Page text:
On April 17, the House Energy and Commerce Subcommittee on Communications and Technology will hold a hearing on paid prioritization -- an issue that is central to the net neutrality debate. While most internet service providers (ISPs) have claimed that they have no plans to block or degrade traffic once the Federal Communications Commission's 2017 net neutrality repeal Order goes into effect (exactly when that will be remains TBD), commitments (or lack thereof) not to engage in paid prioritization have remained a moving target. These commitments are shifting with the political winds, and ISPs are including plenty of wiggle room to allow them to argue they haven’t misled consumers if they eventually choose to offer prioritization deals.
Last week, the House of Representatives approved H.R. 4986 -- a bill that, among other things, reauthorizes the Federal Communications Commission and approves the agency’s funding for fiscal years 2019 and 2020. House passage followed an announcement that the bipartisan leadership of the Senate Commerce Committee and the House Energy & Commerce Committee had reached an agreement to support the legislation -- framing the bill as reauthorizing the FCC and spurring deployment of 5G wireless networks across the nation.
Last year, the Federal Communications Commission voted to modernize the Lifeline program for the digital age to help low-income families, veterans, and children gain access to the internet. This week, FCC Chairman Ajit Pai is poised to initiate steps to drastically roll back the program, ultimately leaving millions of Lifeline subscribers and eligible families without a service provider.
Today, the Federal Communications Commission voted to approve a Notice of Proposed Rulemaking (NPRM) that will undo years of the FCC’s work to improve wireless deployments in rural areas, close the digital divide, and promote spectrum use by a wide range of users with diverse and innovative business models in the 150 megahertz between 3550-3700 MHz (the 3.5 GHz Band or Band). Adopting the NPRM is the first step to undermining the FCC’s work in the 3.5 GHz Band, and represents a rare lose-lose-lose scenario in spectrum policy making.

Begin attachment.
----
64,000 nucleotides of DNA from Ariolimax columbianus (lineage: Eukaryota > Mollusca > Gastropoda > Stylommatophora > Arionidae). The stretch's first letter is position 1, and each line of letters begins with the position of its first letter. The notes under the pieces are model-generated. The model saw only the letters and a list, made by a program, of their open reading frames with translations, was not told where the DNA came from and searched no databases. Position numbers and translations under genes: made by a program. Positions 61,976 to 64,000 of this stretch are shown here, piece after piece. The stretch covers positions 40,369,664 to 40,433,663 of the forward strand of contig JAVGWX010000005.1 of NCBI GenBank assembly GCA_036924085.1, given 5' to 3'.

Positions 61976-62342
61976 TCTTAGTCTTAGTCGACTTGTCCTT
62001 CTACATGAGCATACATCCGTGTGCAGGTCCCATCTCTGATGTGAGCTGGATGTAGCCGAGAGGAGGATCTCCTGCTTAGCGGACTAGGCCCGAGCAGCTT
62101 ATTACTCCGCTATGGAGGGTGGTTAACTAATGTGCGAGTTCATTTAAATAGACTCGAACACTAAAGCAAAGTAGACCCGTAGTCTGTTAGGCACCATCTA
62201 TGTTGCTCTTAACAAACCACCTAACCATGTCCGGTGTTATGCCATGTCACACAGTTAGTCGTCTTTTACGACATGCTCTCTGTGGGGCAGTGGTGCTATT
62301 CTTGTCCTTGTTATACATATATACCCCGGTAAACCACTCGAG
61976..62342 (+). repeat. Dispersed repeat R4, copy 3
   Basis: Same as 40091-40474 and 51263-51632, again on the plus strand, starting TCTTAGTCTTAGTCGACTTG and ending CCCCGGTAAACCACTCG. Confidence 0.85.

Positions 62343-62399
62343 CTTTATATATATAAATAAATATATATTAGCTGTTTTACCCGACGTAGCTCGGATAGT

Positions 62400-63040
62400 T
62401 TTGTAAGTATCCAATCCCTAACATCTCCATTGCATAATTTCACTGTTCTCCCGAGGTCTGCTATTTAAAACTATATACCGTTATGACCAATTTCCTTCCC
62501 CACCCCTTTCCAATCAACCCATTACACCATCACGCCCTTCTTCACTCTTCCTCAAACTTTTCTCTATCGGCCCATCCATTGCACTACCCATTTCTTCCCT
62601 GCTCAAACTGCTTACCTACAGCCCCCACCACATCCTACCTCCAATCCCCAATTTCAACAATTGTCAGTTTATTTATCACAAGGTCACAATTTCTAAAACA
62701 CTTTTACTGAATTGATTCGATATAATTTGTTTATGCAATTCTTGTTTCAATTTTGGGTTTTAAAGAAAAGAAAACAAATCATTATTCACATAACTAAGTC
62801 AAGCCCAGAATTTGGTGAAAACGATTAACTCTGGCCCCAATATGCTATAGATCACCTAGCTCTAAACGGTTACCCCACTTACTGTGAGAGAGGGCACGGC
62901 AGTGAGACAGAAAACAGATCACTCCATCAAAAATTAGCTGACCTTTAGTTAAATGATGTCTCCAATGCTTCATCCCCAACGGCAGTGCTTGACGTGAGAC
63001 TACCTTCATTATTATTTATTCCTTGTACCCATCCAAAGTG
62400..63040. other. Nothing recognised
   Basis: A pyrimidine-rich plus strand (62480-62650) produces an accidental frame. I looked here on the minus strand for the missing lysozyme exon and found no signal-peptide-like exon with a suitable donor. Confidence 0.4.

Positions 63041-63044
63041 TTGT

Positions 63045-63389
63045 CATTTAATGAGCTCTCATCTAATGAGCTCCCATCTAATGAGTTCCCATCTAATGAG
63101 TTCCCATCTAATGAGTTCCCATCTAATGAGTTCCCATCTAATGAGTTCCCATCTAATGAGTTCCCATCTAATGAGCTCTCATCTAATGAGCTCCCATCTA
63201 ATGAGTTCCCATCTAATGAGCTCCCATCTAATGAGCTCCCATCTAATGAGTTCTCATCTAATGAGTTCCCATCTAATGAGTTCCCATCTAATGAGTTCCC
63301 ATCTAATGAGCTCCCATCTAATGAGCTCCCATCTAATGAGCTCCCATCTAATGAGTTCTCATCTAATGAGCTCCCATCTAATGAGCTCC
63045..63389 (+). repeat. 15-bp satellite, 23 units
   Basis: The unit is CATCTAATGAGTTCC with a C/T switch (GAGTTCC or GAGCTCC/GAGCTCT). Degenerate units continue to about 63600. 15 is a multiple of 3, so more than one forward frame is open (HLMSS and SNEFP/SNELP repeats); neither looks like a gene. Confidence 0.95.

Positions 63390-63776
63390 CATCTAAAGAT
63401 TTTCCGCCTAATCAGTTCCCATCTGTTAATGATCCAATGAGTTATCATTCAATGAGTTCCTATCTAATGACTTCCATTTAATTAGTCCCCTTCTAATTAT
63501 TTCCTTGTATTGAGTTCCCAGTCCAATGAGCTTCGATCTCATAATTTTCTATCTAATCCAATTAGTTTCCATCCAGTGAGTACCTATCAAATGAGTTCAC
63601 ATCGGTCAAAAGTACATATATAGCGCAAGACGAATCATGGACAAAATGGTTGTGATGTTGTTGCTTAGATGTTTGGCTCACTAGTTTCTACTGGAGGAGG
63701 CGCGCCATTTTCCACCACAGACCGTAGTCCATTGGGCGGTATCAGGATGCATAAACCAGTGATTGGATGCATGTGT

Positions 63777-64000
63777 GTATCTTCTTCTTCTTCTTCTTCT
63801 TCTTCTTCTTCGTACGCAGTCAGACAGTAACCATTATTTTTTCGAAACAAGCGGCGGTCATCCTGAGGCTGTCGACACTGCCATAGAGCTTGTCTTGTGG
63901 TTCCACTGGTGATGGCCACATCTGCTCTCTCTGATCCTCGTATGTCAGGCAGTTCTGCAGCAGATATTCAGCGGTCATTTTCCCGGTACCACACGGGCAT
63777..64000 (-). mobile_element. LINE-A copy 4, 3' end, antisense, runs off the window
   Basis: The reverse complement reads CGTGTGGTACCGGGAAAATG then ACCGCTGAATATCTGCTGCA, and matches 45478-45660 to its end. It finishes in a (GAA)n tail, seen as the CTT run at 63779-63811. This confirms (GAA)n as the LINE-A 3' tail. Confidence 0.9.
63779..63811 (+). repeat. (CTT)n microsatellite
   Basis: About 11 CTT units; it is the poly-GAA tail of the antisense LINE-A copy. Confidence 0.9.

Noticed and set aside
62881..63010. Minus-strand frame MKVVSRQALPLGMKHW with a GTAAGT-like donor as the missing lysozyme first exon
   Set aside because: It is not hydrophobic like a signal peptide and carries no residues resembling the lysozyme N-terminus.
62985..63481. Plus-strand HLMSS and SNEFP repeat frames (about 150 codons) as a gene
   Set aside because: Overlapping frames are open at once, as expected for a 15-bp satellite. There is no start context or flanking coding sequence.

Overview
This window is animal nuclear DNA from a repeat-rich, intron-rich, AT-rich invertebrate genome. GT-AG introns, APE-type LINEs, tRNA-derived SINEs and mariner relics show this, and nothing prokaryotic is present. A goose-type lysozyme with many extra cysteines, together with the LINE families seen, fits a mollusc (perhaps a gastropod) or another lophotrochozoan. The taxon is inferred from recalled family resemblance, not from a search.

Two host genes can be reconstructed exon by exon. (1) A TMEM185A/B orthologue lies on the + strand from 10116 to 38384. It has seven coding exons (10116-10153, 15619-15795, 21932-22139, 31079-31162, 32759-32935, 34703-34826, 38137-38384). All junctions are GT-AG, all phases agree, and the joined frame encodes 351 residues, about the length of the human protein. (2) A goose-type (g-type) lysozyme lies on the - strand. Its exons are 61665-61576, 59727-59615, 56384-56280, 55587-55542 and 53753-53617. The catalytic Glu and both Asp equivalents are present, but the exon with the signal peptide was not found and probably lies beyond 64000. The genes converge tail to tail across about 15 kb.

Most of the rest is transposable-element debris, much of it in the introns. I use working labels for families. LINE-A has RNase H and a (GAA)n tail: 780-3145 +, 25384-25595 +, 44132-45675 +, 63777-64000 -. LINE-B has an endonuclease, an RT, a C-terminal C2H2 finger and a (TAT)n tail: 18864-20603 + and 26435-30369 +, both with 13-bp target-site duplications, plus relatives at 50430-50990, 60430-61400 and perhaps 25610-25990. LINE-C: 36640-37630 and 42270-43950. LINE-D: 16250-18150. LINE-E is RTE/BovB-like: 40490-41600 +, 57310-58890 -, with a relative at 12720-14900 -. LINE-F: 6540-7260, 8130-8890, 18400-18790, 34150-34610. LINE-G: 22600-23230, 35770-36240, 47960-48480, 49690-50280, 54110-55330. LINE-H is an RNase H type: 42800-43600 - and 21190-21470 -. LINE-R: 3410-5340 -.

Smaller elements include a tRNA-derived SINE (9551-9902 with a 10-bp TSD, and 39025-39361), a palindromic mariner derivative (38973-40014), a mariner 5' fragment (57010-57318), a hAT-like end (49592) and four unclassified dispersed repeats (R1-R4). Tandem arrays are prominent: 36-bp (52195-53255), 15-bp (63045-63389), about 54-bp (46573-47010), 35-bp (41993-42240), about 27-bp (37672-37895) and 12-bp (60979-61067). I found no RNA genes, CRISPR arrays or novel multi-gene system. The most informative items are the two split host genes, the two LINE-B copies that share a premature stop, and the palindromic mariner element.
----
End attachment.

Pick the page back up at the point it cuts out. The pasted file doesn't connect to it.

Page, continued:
Today, the Federal Communications Commission took a major step to help all Americans connect to the Internet. The FCC voted to adopt an Order that, for the first time, allows low-income subscribers to use the Lifeline subsidy to help pay for critical Internet service that connects us all to education, jobs, healthcare, commerce, and other services.
As Public Knowledge has often noted, unlicensed spectrum is a key component of the mobile broadband ecosystem. Unlicensed spectrum enables our increasingly Wi-Fi dependent world, and is a “public commons” of sorts for innovators because these frequencies are open for any person and any device to use, for any (legal) purpose. Unlicensed spectrum bands are the innovation bands.
Last month, Public Knowledge filed comments urging the Federal Communications Commission to modernize its Lifeline program to support broadband Internet access service. Today, we submitted reply comments to explain that the FCC has overwhelming support to move forward and update the program.
In recent years, broadband Internet access service has become essential for Americans to participate in economic life and society. Although most Americans subscribe to some type of Internet service, low-income households adopt broadband at significantly lower rates than those with higher incomes. Less than half of households with incomes below $25,000 per year have broadband service, while 95 percent of those earning over $150,000 have access. As a result, families who are already economically disadvantaged are falling farther behind.
For many Americans, live sports are the last piece of television content that is appointment viewing. And for many Americans, the only thing of value on television is the NFL. The fact that fans want to watch sports live, along with the sheer number of viewers of NFL games, makes live streaming of sports content vital to the future of online video.
For nearly all Americans, broadband is an indispensable service that makes it possible for them to communicate, transact commerce, and participate in civic life. In fact, broadband is so critical that last month Senator Thune, chairman of the Senate Commerce Committee and a bipartisan group of 60 senators, called on the Federal Communications Commission (FCC or Commission) to ensure that rural Americans have access to high-speed broadband.